A few words about PWW #25

In my previous post I made images like this:

What’s going on? Well, first, it’s easy to notice that each grid starts with 0 in the upper-left square; 1 is one square down and to the right of 0, then 2 is one square down and to the right of 1, and so on….

When we get to an edge, we “wrap around” from the bottom to the top and/or from the right to the left. For example, in the grid above, notice how the 4 is still one space to the right of the 3, but in the top row; likewise, the 7 is below the 6 but in the left column; then the 8 immediately wraps back around to the top row, and so on.

In other words, we can imagine that we are really making a straight diagonal line, but the bottom edge of the grid is “glued” to the top edge, and the right edge is glued to the left edge (making a torus, aka donut).

Equivalently, we can imagine gluing a bunch of copies of the grid together along their edges, and the numbers just count in a straight diagonal line, moving from one grid to the next, like this:

Although really, since each grid is supposed to be a copy, we should draw a diagonal sequence of numbers starting at 0 in the upper-left corner of every copy!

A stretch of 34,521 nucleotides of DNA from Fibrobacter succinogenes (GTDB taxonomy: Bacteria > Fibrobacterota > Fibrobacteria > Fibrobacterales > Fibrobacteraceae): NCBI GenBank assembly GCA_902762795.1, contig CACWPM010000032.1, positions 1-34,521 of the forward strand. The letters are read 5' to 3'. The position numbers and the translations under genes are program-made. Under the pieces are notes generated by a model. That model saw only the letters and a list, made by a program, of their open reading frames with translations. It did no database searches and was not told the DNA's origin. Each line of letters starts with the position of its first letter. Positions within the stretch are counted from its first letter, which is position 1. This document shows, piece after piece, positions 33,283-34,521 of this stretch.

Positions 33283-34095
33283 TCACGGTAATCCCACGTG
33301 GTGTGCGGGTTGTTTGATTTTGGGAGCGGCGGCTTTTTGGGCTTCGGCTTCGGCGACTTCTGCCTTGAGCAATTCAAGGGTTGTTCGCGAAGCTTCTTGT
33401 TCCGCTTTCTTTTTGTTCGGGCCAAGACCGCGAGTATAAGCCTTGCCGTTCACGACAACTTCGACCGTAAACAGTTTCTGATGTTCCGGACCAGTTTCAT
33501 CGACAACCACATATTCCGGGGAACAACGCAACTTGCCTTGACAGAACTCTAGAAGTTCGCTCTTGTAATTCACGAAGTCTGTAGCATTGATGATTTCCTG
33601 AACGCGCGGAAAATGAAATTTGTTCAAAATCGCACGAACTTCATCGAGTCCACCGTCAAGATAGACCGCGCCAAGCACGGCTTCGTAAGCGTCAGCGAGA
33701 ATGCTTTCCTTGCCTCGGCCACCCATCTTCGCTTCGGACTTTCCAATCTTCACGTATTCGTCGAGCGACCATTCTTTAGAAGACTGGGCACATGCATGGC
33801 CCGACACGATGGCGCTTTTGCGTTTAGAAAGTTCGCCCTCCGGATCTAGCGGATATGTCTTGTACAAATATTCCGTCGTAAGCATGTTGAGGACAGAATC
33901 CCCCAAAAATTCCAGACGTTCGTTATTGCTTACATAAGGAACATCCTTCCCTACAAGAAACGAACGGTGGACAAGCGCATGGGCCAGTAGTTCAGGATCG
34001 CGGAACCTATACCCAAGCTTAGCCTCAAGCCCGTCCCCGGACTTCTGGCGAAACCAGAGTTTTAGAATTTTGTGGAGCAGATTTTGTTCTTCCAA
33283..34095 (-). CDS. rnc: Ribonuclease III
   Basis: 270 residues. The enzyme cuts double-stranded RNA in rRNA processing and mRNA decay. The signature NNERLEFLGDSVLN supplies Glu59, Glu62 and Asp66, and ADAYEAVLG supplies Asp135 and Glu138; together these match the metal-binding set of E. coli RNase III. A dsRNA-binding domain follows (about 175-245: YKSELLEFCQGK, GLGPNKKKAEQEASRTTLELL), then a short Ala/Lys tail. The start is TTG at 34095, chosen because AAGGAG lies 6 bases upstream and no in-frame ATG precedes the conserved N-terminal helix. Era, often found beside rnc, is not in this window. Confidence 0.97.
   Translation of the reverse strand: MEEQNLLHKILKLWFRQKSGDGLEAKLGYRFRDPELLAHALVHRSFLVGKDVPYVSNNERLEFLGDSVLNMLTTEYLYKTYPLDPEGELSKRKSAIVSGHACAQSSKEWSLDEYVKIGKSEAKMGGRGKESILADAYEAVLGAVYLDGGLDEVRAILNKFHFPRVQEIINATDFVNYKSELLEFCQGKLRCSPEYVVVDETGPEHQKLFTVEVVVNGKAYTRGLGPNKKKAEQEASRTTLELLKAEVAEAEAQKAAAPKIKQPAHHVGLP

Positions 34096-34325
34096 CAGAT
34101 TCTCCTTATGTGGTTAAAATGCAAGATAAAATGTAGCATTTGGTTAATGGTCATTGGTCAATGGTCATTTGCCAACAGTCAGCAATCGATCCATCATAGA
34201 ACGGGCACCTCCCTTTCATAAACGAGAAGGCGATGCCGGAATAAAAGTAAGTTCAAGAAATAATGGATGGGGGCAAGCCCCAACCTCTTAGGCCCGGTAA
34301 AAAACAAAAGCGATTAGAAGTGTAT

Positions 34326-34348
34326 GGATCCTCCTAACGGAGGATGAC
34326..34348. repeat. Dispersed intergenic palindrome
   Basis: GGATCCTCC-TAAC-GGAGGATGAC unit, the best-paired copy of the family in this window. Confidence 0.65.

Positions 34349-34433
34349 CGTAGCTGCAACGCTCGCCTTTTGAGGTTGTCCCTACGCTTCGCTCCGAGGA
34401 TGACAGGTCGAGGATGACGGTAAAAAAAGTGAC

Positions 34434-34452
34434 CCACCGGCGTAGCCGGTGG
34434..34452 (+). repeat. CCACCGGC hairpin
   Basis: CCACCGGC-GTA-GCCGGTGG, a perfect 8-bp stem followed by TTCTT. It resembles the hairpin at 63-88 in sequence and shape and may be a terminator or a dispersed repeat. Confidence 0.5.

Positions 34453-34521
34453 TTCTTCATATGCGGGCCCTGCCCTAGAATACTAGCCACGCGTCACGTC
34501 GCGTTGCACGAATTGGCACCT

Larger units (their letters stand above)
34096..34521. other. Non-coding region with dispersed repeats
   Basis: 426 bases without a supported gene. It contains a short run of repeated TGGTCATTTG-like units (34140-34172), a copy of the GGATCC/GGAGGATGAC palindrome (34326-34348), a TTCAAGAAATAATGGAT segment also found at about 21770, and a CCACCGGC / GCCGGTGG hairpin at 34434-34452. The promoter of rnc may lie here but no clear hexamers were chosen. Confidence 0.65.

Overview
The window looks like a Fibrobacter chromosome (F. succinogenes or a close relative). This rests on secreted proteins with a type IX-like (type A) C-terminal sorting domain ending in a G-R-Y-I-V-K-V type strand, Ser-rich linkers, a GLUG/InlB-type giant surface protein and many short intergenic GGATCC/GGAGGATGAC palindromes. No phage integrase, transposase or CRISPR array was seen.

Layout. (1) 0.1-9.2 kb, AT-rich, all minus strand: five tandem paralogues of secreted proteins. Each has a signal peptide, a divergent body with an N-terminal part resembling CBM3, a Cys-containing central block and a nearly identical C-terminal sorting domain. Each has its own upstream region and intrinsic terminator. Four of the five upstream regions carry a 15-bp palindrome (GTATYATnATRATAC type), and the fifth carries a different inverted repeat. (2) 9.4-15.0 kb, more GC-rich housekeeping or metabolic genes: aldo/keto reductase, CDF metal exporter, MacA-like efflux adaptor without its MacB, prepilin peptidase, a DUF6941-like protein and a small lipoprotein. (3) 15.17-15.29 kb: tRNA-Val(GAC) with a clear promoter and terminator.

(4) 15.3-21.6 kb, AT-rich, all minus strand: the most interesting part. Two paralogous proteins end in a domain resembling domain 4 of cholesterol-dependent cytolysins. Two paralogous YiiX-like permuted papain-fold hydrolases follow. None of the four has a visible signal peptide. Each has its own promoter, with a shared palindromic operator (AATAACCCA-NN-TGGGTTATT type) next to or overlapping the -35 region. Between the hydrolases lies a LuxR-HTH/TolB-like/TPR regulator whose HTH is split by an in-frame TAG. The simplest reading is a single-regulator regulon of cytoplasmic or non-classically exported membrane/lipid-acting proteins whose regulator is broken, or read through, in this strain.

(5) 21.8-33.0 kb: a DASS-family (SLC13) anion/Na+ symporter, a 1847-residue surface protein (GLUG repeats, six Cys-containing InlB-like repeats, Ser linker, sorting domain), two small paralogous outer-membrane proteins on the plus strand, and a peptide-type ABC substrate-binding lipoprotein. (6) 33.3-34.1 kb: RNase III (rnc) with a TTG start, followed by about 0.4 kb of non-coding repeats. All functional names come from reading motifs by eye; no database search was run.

So in this particular example, if we keep doing this, we eventually fill up the entire grid/space:

But sometimes that doesn’t happen; for example:

In this example, when we get to the 5 in the bottom-right corner, we would have to wrap around to the top left again, but the 0 is already there. So the process stops before we actually fill up the whole grid. This is why some of the grids have empty spaces in them. Here’s another slightly more interesting example:

So, what’s the difference? How can you tell whether a particular grid is going to fill up or have empty spaces left over?

About Brent

Assistant Professor of Computer Science at Hendrix College. Functional programmer, mathematician, teacher, pianist, follower of Jesus.
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4 Responses to A few words about PWW #25

  1. ZL says:

    Looks to me like the grid will be filled if and only if its dimensions are coprime, thus forming an irreducible ratio. If the l:h ratio is reducible, the diagonal will run into itself before it can wrap around onto all tiles.

  2. Pingback: More words about PWW #25: The Chinese Remainder Theorem | The Math Less Traveled

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